The US' Only Wild Jaguar Caught on Video

El Jefe lives in the mountains just miles outside of Tucson

(Newser) - America got a good look at the United States' only known wild jaguar in a 41-second video released Wednesday. "The dramatic footage provides a glimpse of the secretive life of one of nature’s most majestic and charismatic creatures," the Center for Biological Diversity states in a press... More »

Morning Person or Night Owl? Your Genes May Decide

Biology may be influencing if you stay up all night or wake up with the sun

(Newser) - You may be naturally disposed toward being a morning person or a night owl—and scientists are now saying that may have a true biological basis that's hard to fight, the Guardian reports. Per a study published Tuesday in Nature Communications , researchers under the direction of 23andMe lead scientist... More »

Another Legendary NFL Player Had CTE

This time it's ex-Oakland Raider and NFL MVP Ken Stabler

(Newser) - "I'm tired" were the last words an ex-NFL quarterback who died in July spoke to his family, and recent findings may now explain why his final years were such a struggle. Ken Stabler, an NFL MVP who made his name with the rambunctious Oakland Raiders in the '... More »

Deodorant Changes More Than Your Smell

Study: products actually alter your body's bacteria

(Newser) - Applying deodorant or antiperspirant clearly alters your body’s smell, but it may also alter your body's bacteria. A PeerJ study finds the organisms that live in and on your skin are drastically changed by what you put under your arms. Evolutionary genomicist Julie Horvath recruited 17 participants—antiperspirant... More »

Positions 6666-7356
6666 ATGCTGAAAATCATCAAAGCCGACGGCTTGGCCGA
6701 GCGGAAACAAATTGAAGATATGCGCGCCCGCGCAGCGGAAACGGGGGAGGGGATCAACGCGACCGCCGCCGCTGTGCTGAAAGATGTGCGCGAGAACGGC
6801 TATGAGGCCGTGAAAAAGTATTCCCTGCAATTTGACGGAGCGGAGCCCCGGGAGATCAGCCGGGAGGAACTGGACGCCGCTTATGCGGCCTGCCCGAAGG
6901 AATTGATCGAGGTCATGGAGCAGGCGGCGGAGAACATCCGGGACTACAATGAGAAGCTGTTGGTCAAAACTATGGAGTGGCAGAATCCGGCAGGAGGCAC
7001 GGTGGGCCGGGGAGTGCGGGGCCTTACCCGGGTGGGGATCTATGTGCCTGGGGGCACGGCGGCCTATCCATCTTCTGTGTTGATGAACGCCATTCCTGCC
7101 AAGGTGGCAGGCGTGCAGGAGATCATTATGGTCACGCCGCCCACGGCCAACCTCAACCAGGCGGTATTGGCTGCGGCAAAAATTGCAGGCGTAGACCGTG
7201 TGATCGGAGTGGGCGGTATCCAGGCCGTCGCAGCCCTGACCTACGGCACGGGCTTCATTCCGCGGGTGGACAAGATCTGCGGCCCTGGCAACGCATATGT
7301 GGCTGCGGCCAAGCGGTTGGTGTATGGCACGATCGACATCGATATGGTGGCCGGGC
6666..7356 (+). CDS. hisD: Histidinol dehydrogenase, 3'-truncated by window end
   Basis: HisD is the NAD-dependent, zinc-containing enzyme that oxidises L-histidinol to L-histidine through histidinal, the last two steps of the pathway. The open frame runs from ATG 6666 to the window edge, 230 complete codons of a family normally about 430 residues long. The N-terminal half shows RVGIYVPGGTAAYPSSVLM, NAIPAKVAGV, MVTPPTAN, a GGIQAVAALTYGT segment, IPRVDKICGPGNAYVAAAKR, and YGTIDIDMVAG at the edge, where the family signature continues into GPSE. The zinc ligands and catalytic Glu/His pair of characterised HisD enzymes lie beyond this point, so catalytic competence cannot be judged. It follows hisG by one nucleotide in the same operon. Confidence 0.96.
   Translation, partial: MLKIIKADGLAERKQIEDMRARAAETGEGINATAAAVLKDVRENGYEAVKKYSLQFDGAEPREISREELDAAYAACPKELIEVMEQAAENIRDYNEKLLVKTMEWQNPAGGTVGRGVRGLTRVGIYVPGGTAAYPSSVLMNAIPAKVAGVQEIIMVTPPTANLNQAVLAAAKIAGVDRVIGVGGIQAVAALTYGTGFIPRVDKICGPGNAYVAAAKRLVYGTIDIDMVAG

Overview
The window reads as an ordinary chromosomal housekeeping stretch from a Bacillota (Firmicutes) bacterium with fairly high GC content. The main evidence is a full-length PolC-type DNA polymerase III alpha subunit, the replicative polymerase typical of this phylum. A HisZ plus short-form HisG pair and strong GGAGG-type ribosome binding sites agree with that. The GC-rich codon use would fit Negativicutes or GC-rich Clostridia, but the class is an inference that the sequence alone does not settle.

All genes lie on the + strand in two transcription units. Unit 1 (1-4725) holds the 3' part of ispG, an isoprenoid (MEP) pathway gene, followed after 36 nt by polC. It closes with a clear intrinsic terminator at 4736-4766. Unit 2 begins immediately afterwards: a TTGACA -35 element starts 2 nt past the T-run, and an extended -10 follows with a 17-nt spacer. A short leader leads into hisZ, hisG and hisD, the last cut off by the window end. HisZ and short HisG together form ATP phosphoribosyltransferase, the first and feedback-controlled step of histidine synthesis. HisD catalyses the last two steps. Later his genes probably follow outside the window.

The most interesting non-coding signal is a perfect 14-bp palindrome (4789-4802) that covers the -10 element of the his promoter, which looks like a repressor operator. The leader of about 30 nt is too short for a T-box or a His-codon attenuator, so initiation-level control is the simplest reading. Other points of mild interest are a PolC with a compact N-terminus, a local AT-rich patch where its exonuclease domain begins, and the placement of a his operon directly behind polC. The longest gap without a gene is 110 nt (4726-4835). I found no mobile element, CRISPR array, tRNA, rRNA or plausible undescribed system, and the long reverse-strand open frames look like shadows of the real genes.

'Embryo' Planet Plowed Into Earth, Creating Moon —and Stayed

New study suggests Earth is made up of 2 planets that fused in violent collision

(Newser) - Scientists already know that roughly 4.5 billion years ago planet Earth was violently smacked into by another mass —Theia, a so-called "planetary embryo" that was still forming and may have been just as large as Earth. But now UCLA researchers report that the collision was not a... More »

Dentists Have Some Bad News About Fizzy Water

Put down that La Croix and read this

(Newser) - Desk jockeys are more and more often turning to La Croix, Perrier, and club soda to get through the work day, the Atlantic reports. In fact, sparkling water sales have doubled in the past five years. "For me, rock bottom was a recent, obscenely long workday during which an... More »

Texas Resident Gets Zika Virus Through Sex

And the US and Brazil announce a partnership to fight the virus

(Newser) - Health officials say a patient in Texas has acquired the Zika virus through sexual transmission, the AP reports. Dallas County Health and Human Services said Tuesday it received confirmation from the US Centers for Disease Control and Prevention. The patient was infected after having sexual contact with an ill person... More »

Rare Work by Renaissance Master Found in Kansas City

A small museum has mostly kept it in storage for the past 80 years

(Newser) - Last displayed more than a decade ago and kept mostly in storage at a small museum in Kansas City is not the treatment you'd expect for a rare painting by a Renaissance master. But the Kansas City Star reports that's exactly what's happened to The Temptation of ... More »

A Simple Swipe Could Benefit C-Section Babies

Scientists successfully transfer mom's bacteria to baby

(Newser) - Babies born via Cesarean section have a different microbiome than infants delivered naturally: For having skipped that trip down the birth canal, C-section babies lack bacteria that help the immune system recognize and accept other beneficial microbes; they may also be at an increased risk for obesity, asthma, allergies, and... More »

Our Discarded Plastic May Doom Oysters

Ingested particles quickly damage their ability to produce, says study

(Newser) - Oysters may have a new No. 1 menace in the sea: plastic. A troubling new study finds that oysters feeding on microplastics quickly develop serious reproduction problems, scientists report at Phys.org . In their study, researchers grew Pacific oysters in a lab and exposed them to the type of microplastic... More »